Gehl v Canada : ONCA Grapples with Role of Charter Values

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The Supreme Court of Canada (the SCC) has long recognized the utility of aspirational values in better understanding the substantive rights guaranteed by the Charter of Rights and Freedoms. However, since the Supreme Court’s 2012 ruling in Doré v Barreau du Québec, 2012 SCC 12 [Doré] the role that Charter values play in legal reasoning has become much more substantial. In this landmark decision, the SCC established a proportionality test similar to the one from R v Oakes, [1986] 1 SCR 103 [Oakes], but with the goal of affording administrative decision-makers greater flexibility vis-à-vis their Charter obligations. Rather than requiring the administrative state to precisely conform to the strictures of an Oakes analysis, Justice Abella laid out a more deferential test in which decision-makers must merely demonstrate that they have “properly balanced … relevant Charter value[s] with [their] statutory objectives” (Doré, para 58).

However, Justice Abella’s test from Doré has come under increasing scrutiny for its seeming emphasis on abstract and undefined Charter values, as opposed to enumerated and entrenched Charter rights. In a 2014 article for the Supreme Court Law Review, for example, constitutional lawyer Matthew Horner observed that

… the amorphous character of Charter values is in fact more likely to result in policy decisions that reflect the subjective values of decision-makers, whatever those values may be. To the extent that one looks to the Charter to protect vulnerable groups in administrative decision-making, a Charter doctrine that moves the legal analysis away from the specific guarantees enshrined in the Charter to the subjective discretion of an administrative decision-maker does little to advance that goal. (“Charter Values: The Uncanny Valley of Canadian Constitutionalism” (2014) 67: SCLR 361 at 386).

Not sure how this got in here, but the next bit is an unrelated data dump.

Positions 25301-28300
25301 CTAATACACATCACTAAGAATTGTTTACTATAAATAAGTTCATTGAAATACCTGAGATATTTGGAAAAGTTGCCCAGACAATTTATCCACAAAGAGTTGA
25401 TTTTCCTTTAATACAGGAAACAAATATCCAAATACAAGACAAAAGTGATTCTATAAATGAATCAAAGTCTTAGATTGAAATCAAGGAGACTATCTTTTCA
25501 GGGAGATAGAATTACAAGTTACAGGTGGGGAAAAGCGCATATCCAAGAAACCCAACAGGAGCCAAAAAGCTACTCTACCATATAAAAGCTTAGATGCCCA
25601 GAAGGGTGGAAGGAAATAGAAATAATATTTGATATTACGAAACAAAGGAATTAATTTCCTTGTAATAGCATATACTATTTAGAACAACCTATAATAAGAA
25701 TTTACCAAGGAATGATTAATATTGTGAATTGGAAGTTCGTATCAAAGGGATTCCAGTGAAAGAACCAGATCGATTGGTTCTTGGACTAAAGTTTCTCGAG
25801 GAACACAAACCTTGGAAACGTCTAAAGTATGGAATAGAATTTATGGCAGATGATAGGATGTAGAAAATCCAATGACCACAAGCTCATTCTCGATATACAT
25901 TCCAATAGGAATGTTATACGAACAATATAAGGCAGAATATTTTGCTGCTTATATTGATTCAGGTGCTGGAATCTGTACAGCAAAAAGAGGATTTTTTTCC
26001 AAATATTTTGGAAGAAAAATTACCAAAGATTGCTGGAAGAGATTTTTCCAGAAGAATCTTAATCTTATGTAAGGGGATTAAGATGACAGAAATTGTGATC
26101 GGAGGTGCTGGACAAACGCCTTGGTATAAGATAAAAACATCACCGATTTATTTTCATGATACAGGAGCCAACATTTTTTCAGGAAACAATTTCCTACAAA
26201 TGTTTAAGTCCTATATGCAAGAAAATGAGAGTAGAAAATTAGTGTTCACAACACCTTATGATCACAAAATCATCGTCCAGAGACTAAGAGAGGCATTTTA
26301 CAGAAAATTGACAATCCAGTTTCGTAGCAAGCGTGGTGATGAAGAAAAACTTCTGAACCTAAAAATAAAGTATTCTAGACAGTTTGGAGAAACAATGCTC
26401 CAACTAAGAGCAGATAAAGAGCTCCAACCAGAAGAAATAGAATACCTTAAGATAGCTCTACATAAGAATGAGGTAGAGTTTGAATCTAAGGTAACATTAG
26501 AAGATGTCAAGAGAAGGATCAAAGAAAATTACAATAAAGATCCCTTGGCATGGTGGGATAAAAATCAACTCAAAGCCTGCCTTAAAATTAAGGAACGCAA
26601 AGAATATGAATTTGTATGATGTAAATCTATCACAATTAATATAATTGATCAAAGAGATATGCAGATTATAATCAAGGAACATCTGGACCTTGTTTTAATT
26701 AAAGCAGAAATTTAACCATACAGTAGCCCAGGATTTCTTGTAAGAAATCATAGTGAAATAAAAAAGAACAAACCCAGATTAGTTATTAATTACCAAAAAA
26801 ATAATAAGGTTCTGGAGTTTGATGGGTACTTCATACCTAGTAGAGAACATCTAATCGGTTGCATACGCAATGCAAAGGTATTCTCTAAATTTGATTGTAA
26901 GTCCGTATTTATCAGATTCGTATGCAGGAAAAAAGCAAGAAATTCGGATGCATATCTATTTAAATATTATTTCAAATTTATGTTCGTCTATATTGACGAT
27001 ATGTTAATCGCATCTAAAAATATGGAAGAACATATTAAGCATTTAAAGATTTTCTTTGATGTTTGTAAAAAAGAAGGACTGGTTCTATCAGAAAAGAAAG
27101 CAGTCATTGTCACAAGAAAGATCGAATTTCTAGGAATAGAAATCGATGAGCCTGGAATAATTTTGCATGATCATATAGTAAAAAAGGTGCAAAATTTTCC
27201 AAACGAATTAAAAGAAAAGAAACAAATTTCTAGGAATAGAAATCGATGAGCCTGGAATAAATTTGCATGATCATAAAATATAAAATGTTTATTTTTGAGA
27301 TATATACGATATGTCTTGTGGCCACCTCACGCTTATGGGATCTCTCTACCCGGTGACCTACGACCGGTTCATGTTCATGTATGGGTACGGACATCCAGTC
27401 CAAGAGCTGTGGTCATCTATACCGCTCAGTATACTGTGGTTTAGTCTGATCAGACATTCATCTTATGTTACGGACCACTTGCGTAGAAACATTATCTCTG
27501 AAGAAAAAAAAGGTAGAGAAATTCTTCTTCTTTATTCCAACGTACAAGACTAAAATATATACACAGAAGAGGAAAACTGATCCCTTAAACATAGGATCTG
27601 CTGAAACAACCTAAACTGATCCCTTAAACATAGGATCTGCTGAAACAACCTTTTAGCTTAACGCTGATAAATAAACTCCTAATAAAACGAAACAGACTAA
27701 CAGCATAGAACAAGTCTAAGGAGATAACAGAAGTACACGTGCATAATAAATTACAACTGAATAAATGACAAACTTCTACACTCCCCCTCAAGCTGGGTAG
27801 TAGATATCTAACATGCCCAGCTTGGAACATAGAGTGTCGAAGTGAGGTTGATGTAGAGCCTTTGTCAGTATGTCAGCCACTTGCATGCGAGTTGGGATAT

More recently, the reasons delivered by the majority of a panel of the Ontario Court of Appeal (the ONCA) in Gehl v Canada (Attorney General), 2017 ONCA 319 [Gehl] have further contributed to this ongoing dialogue over the role that Charter values play in judicial reasoning.

Case Background

At its core, the appeal in Gehl concerned whether Dr. Lynn Gehl is entitled to Indian status under the terms of the Indian Act (RSC 1985, c I-5) [the Act].[1] Dr. Gehl applied to be registered as a status Indian in 1994 following amendments to the Act in 1985 that aimed to bring it more in line with the equality protections offered by the Charter (Gehl, para 3). Under the revised provisions of the Act, Indian status no longer passes exclusively through the male bloodline, nor do Aboriginal women lose their status when they marry a non-Aboriginal man. Section 6(1)(f) also introduces a “two-tier” system for establishing Indian status, whereby children with two Indian parents receive full status, but those with only one Indian parent receive partial status (Gehl, paras 12-13). Thus, someone who does not currently have status will be granted partial status if they are able to prove that either of their material or paternal grandparents were full status Indians.